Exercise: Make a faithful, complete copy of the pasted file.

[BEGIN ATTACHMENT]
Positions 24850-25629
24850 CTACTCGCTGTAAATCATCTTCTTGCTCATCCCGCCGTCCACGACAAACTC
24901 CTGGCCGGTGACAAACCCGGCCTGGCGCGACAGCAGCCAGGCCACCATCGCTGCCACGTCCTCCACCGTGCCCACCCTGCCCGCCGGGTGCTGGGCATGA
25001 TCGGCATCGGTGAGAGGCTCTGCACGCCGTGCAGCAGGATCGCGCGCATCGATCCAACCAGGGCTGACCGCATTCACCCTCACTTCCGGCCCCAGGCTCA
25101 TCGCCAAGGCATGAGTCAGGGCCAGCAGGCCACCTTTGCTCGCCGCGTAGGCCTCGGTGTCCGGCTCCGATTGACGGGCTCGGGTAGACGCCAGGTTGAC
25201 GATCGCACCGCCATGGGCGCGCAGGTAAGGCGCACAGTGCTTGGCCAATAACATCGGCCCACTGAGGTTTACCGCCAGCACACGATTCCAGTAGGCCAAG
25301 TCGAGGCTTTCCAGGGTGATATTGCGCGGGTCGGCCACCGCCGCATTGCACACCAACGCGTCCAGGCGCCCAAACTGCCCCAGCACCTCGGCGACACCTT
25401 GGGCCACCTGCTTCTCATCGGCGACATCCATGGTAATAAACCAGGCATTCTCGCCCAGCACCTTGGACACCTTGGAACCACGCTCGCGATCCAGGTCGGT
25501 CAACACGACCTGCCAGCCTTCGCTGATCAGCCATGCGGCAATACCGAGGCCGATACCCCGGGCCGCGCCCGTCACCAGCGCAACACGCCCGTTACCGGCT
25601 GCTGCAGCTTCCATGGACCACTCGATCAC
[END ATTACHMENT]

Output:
Positions 24850-25629
24850 CTACTCGCTGTAAATCATCTTCTTGCTCATCCCGCCGTCCACGACAAACTC
24901 CTGGCCGGTGACAAACCCGGCCTGGCGCGACAGCAGCCAGGCCACCATCGCTGCCACGTCCTCCACCGTGCCCACCCTGCCCGCCGGGTGCTGGGCATGA
25001 TCGGCATCGGTGAGAGGCTCTGCACGCCGTGCAGCAGGATCGCGCGCATCGATCCAACCAGGGCTGACCGCATTCACCCTCACTTCCGGCCCCAGGCTCA
25101 TCGCCAAGGCATGAGTCAGGGCCAGCAGGCCACCTTTGCTCGCCGCGTAGGCCTCGGTGTCCGGCTCCGATTGACGGGCTCGGGTAGACGCCAGGTTGAC
25201 GATCGCACCGCCATGGGCGCGCAGGTAAGGCGCACAGTGCTTGGCCAATAACATCGGCCCACTGAGGTTTACCGCCAGCACACGATTCCAGTAGGCCAAG
25301 TCGAGGCTTTCCAGGGTGATATTGCGCGGGTCGGCCACCGCCGCATTGCACACCAACGCGTCCAGGCGCCCAAACTGCCCCAGCACCTCGGCGACACCTT
25401 GGGCCACCTGCTTCTCATCGGCGACATCCATGGTAATAAACCAGGCATTCTCGCCCAGCACCTTGGACACCTTGGAACCACGCTCGCGATCCAGGTCGGT
25501 CAACACGACCTGCCAGCCTTCGCTGATCAGCCATGCGGCAATACCGAGGCCGATACCCCGGGCCGCGCCCGTCACCAGCGCAACACGCCCGTTACCGGCT
25601 GCTGCAGCTTCCATGGACCACTCGATCAC